The crew left Poro Point in La Union at exactly midnight of April 30 and headed to Xiamen, Fujian Province in China a day earlier so as not to catch rough winds set to arrive on May 3.
The team faced zero visibility upon entering the Taiwan Strait and was hampered by low visibility in radar due to the boats' wooden structure. This is a dangerous undertaking as the strait is busy with a heavy concentration of vessels.
Shortly after docking at Xiamen and being welcomed by the Chinese government and Philippine consulate, the team went to Jinjiang to visit Jose Rizal's monument which is an exact copy of Rizal's monument in Luneta Park, Manila.
They then went to Dezhou on northern China to pay homage to the tomb of Sulu Sultan Paduka, and the ancestor of Hui people in China.
|The tombs of Sultan Paduka, his children An and Wen.|
Descendants of the Hui people of China
Photo by Carina Dayondon
The expedition followed the footsteps of Paduka and headed to Beijing. The same undertaking of Paduka as he visited and opened trade relation to the Sulu Kingdom in the southern Philippines with the Emperor Zhu Di of Ming Dynasty.
The crew left Xiamen on May 12 for Hong Kong, which was originally planned as the first stop-over but was canceled due to impending worsening of weather at Taiwan Strait.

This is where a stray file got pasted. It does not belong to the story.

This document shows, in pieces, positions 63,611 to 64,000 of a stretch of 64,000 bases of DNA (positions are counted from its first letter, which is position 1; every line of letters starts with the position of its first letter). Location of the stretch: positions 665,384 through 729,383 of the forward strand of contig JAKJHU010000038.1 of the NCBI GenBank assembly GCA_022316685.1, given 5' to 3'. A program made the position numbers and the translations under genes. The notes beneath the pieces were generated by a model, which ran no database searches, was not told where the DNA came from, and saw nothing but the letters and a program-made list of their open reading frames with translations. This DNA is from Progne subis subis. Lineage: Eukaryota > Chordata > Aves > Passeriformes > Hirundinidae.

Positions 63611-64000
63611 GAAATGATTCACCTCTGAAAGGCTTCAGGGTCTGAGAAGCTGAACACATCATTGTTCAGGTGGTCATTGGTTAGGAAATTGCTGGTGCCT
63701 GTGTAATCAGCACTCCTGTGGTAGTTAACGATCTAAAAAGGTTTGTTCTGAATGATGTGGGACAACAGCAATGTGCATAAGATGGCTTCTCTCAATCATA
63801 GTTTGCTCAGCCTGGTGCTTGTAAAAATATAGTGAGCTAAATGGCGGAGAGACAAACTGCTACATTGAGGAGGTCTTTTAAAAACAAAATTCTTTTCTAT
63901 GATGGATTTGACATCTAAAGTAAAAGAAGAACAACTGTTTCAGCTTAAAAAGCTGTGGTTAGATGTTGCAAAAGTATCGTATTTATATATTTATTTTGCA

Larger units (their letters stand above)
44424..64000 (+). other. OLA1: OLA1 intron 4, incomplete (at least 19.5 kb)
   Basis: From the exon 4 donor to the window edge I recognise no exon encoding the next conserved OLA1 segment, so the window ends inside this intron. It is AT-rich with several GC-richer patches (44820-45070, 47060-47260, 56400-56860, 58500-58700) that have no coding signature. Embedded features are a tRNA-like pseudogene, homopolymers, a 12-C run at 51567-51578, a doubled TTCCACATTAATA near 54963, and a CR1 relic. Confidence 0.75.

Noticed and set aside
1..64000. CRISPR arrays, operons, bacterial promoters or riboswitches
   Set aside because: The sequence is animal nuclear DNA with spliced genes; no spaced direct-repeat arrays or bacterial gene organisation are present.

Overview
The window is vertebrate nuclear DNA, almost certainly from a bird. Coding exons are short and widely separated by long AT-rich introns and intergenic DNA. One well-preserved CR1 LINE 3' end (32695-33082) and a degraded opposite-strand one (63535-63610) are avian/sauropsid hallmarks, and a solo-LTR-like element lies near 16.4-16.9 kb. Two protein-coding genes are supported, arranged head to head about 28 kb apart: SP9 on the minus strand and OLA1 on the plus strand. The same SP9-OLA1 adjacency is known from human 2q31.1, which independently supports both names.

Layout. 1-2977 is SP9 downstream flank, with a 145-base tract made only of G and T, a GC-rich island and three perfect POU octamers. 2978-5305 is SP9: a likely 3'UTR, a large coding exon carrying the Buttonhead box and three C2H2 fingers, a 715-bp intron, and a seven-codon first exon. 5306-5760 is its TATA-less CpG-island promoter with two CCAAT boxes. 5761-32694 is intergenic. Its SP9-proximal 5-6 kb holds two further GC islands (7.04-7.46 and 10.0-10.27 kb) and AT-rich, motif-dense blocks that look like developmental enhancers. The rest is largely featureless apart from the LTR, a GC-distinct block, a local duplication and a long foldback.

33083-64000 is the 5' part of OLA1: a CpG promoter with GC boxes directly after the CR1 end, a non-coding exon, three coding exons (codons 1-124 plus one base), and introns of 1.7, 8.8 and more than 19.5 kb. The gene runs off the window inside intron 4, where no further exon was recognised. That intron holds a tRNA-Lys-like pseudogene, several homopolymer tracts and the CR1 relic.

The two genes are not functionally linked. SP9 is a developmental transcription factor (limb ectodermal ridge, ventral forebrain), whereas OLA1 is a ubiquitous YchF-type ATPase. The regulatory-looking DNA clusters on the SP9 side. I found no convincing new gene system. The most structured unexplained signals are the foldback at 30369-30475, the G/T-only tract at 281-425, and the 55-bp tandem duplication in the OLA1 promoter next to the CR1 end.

The voyage re-embarked to another 3-day journey home across the vast South China Sea and arrived at Poro Point in La Union on May 18th before heading back to Manila, passing by Subic and Sangley Point in Cavite.
|With the Balangay Voyage Leader Art Valdez, Carina Dayondon|
and the Philippine Coast Guard at Sangley Point
Arrival honors and end-of-voyage celebration took place on Manila Yacht Club last May 22, 2018, and presided by Former President Fidel V. Ramos, Justice Antonio Carpio and friends, and supporters from various sectors and agencies in the Philippines.
|President Fidel Ramos, Art Valdez on the Arrival Honors for the Balangay Voyage Crew|
Salute on this one of a kind relive of Ophirians' sailing prowess and were still embodied within her collective DNA. Kudos to the 35 brave crews!ReplyDelete